Element 3: Lucifer gets in touch with his humanity. Eventually, Getty accidentally sees Lucifer’s true face and realises Lucifer is, in fact, the devil. Getty tries to prove it to Linda and goes over the edge when he finds out she already knows. Watching her struggle to give therapy to a host of celestial beings, including Lucifer’s angel brother, goddess mother and demon bodyguard is one of the best parts of the show. She accepts Lucifer not only as a good person, but also a friend. Usually, Lucifer steals the show with his narcissistic one-liners, but his reaction to Linda’s words morphs silently from bafflement to understanding to wonder. Hat tip.

Element 4: The celestial reveal. The best episodes not only teach Lucifer about humanity, they teach us mere mortals something about heaven or hell. In this case, as Getty goes off the deep end, Lucifer lets him in on a little secret. As the devil, Lucifer doesn’t send anyone to hell as guilty consciences do that and there is no lock to keep souls in. Souls choose to stay, reliving their guilt over and over again. It’s a stomach clenching moment.

Element 5: The murderer gets his/hers. Determined to make Lucifer pay, Getty finds the serial killer who targets fakes and paints Lucifer as the biggest phony of all. The killer closes in on Lucifer at his club, poisoning his drink. At the last moment, Lucifer inadvertently charms the killer and the murderer has a change of heart. Getty takes the poisoned drink away from Lucifer and it ends up in the hands of an innocent woman as she dies in agony. Getty is horrified and realises it’s all his fault. He goes to his office where he waits for the police to come get him. He has a drink as he waits, a poisoned one as it turns out. The murderer strikes again, punishing Getty for being a fake, trying to set up Lucifer to get someone to do Getty’s dirty work for him. Getty writhes on the floor as the police enter to arrest Getty. Instead, they catch the actual serial killer trying to flee.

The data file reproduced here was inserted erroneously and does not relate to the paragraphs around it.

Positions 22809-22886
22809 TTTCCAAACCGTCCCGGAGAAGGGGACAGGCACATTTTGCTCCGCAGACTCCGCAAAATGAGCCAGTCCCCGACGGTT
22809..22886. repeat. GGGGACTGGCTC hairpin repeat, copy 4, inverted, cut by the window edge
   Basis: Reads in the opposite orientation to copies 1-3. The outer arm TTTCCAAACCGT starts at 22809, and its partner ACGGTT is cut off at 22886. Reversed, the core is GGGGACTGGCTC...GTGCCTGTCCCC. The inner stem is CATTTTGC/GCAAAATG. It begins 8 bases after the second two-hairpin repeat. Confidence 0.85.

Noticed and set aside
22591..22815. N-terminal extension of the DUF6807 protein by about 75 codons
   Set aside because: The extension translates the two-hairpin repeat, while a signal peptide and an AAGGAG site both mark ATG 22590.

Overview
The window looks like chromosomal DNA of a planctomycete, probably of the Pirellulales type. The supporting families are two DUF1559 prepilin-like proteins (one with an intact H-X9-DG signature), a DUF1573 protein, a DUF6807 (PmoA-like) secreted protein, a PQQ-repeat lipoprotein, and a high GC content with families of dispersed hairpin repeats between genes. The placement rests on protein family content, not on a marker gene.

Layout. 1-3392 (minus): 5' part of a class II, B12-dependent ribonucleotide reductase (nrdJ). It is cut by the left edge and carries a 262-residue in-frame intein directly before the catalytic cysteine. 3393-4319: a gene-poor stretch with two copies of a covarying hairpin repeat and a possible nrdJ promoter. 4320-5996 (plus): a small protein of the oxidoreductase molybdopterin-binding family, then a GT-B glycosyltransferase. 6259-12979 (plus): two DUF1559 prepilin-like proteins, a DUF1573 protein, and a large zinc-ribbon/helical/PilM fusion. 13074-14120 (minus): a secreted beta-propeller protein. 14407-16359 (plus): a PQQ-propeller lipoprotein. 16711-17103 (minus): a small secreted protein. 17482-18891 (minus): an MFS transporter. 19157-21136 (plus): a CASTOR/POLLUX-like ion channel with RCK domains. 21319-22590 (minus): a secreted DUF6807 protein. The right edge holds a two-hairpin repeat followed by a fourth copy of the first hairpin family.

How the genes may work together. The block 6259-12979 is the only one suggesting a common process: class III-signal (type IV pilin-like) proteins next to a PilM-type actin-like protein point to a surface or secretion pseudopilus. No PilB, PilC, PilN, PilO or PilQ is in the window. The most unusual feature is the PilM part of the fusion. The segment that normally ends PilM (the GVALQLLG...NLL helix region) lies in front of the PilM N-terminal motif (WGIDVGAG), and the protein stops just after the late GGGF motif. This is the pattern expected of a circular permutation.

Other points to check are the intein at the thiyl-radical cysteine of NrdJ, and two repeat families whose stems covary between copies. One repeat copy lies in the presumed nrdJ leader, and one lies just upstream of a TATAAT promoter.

Element 6: The moral. As Getty dies, he thinks he’s been redeemed. It’s hard not to feel for him. Aren’t we taught to never give up? To stick to our guns? To pursue our desires? But there is a difference between determination and obsession and, while Lucifer may be the devil, he never lies. Getty wakes up in a hospital bed, with a nurse, after a near-death experience. The episode ends exactly as it began, beautifully tying all the elements together. Getty is in his own private hell, looping over and over.

Sometimes, episodes that start back in time do so in a way that does little for the narrative, even bogging it down, but this one kept me guessing. It fooled and thus delighted me, at all the right turns. What also makes this episode stand out is not any one element, but the way these ingredients blend together for an episode that delivers what viewers have come to expect from Lucifer, humour, sex, life lessons and irony, but in unexpected ways. This turned the ‘cliché’ of ‘X teams up with Y and they solve crime’ into something wholly unique.


Steven Bereznai is the Amazon bestselling author of ‘How A Loser Like Me Survived the Zombie Apocalypse’ and the YA dystopian novel ‘I Want Superpowers’. You can share your thoughts with him on Twitter and Instagram